Privatisation of Water Services

Privatising Water Services in India

( by Gaurav Dwivedi )

As part of Manthan we have been “studying, monitoring and analysing” water and energy sectors for more than a decade now. As one of the team members I was more involved into looking in the specific aspects and trends related to privatisation, public private partnerships (PPPs) and reforms in the water sector in India as well as internationally. Over this period we have observed the impacts of privatisation and reforms programs in water sector in other countries and similar transformative programs being put in motion in India.

The water privatisation and reforms programs in the country have shifted from being influenced by the international financial institutions (IFIs) to be part of the domestic policies at the national as well as the state level. These include the principles of financial sustainability, full cost recovery, tariff rationalisation, private sector participation, etc. Interestingly, this also includes the lesser publicized idea of commercialisation of water, creation of water entitlements, market for trading water entitlements, etc. In several cities and towns across various states the process of commercialisation and privatisation of public water services is ongoing broadly in the name of reforms.

On the other hand we are also observing another trend spread across several countries where public water utilities have been privatised. Several cases have been documented where national governments, municipal authorities and citizens have been demanding that the water services be returned back to the public authorities and be delivered as public service rather than a private service.

In India too, there have been a few cases where people’s representatives, local municipal authorities and citizens have strongly advocated against private domestic water supply projects. There have been voices coming from places like Mysore, Aurangabad, Latur, Khandwa, Delhi, Nagpur, Tiruppur, Hubli-Dharwad and others consistently about the poor planning and execution as well as operations of private water supply projects. Some of these cases have been well documented which shows that on financial, technical, social and environmental aspects these projects have not been able to perform up to the levels that were promised.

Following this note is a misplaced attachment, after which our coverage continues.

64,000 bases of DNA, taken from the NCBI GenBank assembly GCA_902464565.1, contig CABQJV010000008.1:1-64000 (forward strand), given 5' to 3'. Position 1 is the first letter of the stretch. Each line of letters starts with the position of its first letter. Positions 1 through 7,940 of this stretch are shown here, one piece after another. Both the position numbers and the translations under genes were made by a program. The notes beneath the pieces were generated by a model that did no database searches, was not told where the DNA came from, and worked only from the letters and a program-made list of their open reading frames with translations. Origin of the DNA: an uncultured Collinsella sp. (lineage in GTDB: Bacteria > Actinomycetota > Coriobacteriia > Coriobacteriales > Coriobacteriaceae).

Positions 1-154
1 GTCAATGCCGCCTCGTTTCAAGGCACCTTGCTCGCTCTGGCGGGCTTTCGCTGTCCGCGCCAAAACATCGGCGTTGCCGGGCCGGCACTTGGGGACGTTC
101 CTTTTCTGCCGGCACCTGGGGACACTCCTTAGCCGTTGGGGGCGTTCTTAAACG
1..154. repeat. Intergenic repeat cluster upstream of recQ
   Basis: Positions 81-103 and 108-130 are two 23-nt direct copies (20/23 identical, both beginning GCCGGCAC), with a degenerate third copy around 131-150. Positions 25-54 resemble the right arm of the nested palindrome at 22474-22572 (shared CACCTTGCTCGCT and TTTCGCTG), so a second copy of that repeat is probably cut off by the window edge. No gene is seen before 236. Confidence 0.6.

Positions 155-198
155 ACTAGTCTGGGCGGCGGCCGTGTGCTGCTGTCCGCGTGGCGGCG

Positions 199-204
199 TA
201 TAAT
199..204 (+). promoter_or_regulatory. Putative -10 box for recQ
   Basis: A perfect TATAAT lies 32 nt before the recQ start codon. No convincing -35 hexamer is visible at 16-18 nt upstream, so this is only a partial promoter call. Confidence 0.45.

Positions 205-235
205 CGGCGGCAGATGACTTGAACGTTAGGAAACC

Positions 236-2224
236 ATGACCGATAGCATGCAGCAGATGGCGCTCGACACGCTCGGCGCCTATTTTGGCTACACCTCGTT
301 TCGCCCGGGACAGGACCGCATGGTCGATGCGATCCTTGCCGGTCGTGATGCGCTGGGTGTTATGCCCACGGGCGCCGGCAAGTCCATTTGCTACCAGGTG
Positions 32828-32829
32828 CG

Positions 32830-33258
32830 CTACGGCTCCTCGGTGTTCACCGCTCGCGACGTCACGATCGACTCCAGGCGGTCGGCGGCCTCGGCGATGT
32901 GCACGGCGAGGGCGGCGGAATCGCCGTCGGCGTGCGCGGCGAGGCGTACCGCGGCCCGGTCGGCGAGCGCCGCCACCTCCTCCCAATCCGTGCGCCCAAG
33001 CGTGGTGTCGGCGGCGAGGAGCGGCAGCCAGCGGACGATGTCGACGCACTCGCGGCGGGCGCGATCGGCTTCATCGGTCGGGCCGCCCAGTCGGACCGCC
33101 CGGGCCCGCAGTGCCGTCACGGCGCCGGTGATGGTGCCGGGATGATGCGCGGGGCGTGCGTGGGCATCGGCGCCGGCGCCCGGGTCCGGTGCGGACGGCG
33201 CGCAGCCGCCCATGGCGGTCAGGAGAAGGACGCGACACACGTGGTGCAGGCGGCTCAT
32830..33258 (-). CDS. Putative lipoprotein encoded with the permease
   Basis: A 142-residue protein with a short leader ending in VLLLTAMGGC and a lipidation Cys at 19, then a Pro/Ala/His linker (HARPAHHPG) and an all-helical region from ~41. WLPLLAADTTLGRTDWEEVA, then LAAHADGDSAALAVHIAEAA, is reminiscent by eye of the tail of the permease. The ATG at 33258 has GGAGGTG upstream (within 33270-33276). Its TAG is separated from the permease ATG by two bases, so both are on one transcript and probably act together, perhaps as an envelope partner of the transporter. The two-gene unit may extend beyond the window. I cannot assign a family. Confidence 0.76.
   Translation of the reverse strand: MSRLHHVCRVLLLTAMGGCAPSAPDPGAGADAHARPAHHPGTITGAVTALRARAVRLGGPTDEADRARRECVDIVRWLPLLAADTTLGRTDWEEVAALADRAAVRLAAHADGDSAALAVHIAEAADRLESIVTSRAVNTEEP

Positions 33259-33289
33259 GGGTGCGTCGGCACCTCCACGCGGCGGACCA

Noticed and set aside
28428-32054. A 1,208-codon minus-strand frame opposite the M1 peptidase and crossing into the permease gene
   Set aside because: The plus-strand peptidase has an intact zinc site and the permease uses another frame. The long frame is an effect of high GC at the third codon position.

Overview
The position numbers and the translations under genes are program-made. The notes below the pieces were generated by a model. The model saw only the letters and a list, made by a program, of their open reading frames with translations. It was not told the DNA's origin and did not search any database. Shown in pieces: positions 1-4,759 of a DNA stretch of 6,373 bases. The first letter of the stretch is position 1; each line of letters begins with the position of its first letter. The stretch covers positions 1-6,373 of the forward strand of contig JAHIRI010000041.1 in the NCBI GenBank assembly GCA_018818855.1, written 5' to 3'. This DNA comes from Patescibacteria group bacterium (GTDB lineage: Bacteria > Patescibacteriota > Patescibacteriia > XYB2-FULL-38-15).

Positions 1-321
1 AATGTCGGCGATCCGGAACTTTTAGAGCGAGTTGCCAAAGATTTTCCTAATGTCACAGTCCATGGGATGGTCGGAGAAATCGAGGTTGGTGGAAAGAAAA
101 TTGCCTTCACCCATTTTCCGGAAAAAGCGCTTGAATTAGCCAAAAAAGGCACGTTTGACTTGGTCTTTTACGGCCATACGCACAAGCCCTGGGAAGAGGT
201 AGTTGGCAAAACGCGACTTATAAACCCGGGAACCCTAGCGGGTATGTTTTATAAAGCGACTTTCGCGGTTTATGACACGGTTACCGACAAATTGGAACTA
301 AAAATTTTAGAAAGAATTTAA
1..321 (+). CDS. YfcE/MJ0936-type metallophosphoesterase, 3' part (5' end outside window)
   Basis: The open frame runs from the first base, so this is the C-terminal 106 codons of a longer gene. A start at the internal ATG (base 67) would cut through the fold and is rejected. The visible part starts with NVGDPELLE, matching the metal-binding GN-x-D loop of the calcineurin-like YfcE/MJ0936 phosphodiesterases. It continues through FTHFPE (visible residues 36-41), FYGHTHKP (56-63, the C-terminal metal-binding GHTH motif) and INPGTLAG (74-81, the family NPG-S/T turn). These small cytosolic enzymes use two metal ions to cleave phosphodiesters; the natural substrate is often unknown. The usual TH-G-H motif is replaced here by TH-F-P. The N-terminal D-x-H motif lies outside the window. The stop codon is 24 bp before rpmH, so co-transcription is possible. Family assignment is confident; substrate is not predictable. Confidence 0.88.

The results are now there for all to see that haphazard and poorly discussed projects are facing problems on multiple levels in several cities and towns including the ones mentioned above. Local people have been raising serious concerns about financial, service delivery, water quality, operational, social and environmental aspects. The private projects which were meant to replace the inefficient public water services are failing to deliver on the promises. This has lead to an interesting turn of events, will discuss about those in the next posting.


Book on the PPP in water sector written by author may be downloaded form here.

Gaurav Dwivedi may be reached at

About Manthan

In last several decades, resource use and developmental activities have given rise to large number of fierce debates and intense struggles raising issues of social justice, equity, environmental sustainability, human rights, rights of the oppressed sections like tribals and dalits, gender issues, cost- benefit, and efficiency. Serious concerns have arisen regarding the social and environmental sustainability of existing developmental paradigm, even as its efficacy in delivering benefits has been put in doubt. In the recent years, the enormous ongoing transformations in the global and national economic, financial, governance and power structures due to the relentless push towards globalisation, liberalisation and privatisation, have made these concerns even more relevant and accentuated.

It is necessary for any organization or individual anxious about these concerns to fully understand the nature and substance of these ongoing transformations, along with the traditional concerns of equity, human rights, environment and so on. This has become especially important for those working in the public interest and public policy arena. Yet, most information, information sources and analytical capacity remain with governments or private corporate sector.

In the last two decades or so, the issues that the intense struggles have thrown up, along with the efforts of many working on ground level experiments, have also started adding to macro level picture of alternate paradigms. There is a need to bring together these strands, analyse them, and help build the larger picture.

Thus, there is a critical need for independent groups committed to addressing public interest concerns that can carry out high quality research and analysis with sufficient rigor, as also collect, collate and provide access to information. Manthan has been set up as an attempt to address this need.